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The Home Office has listed 3M and nCipher as providers to the early stage of the National Identity Scheme.

Home secretary Jacqui Smith said that as well as Thales' £18m contract for development of technology and processes – which was publicised last year – nCipher will be paid about £1.3m for a contract to provide "public key infrastructure and security related work".

nCipher, formerly a UK based security firm, is now a part of Thales, having been bought in October 2008.

The other vendors are 3M SP&SL, which will receive about £700,000 plus a fee for each card to design and produce the cards, which will be issued initially to staff at two airports later this year. Secure Mail Services has a deal to deliver the cards under which it will be paid per item.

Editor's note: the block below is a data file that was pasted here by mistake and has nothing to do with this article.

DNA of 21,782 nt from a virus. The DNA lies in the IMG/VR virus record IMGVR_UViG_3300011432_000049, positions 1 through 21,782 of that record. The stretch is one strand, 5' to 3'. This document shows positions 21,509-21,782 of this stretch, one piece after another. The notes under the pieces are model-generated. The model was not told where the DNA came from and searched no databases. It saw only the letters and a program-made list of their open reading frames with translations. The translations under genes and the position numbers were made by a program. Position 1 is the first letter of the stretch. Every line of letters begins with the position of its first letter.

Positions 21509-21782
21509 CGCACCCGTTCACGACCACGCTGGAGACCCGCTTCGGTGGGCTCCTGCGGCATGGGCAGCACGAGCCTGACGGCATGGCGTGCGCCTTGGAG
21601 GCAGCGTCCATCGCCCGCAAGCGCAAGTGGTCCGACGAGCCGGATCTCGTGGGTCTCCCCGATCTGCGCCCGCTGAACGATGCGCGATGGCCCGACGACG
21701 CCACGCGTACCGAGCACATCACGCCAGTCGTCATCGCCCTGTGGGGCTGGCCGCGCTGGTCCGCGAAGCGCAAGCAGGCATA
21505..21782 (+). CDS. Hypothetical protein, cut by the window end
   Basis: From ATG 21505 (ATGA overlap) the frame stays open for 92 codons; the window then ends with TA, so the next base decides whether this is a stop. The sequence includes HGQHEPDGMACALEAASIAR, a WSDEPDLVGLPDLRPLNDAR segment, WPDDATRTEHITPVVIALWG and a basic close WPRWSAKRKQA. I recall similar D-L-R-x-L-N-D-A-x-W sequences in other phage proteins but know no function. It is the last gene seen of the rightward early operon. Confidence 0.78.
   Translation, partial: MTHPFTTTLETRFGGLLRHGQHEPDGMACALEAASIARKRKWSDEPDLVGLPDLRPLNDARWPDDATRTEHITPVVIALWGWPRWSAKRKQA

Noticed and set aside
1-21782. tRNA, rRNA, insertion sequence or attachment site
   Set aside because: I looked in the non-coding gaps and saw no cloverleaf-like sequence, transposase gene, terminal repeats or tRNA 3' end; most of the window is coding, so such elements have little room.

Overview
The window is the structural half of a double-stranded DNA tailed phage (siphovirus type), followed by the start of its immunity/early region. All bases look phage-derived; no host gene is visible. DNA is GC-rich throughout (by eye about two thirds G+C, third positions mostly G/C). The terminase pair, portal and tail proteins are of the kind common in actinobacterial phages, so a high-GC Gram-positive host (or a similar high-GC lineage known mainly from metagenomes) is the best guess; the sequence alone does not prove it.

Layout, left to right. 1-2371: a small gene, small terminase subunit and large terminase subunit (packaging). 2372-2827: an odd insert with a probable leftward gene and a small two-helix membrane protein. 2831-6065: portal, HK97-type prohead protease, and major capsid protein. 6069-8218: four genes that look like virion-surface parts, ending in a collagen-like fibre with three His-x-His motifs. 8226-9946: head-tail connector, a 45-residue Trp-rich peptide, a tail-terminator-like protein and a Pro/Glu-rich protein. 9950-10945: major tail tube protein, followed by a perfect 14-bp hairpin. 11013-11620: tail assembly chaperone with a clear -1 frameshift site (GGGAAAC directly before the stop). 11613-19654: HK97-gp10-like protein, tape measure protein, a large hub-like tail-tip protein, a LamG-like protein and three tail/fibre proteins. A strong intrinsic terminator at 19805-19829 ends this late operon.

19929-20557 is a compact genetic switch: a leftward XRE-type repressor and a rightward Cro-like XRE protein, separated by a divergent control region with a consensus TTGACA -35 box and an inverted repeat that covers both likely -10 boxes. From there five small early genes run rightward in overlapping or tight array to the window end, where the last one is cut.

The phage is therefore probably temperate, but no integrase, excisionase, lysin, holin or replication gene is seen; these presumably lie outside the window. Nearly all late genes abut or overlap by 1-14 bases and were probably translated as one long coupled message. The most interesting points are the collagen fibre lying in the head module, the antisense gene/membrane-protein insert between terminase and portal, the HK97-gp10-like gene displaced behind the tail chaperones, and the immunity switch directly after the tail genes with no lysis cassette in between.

The information appears in a letter (pdf) to Liberal Democrat shadow home secretary Chris Huhne. It is dated 15 December 2008, but has only just been released online by the House of Commons library, along with several others of the same date.

In another December letter (pdf), to Dominic Grieve, the Conservative's shadow justice secretary, Smith said that a web based service allowing people to check their "core identity information" on the National Identity Register will require secure remote authentication of that person.

However, she added that although the Home Office is investigating possible alternatives, "no final method has been decided", and no cost can be indicated at the moment.

In another letter (pdf) to Grieve released through the library, Smith provided spending figures for branding and marketing of the Identity and Passport Service. These show that it spent £1.7m on marketing in 2007-08, up from £239,000 in 2006-07.

This article was originally published at Kablenet.

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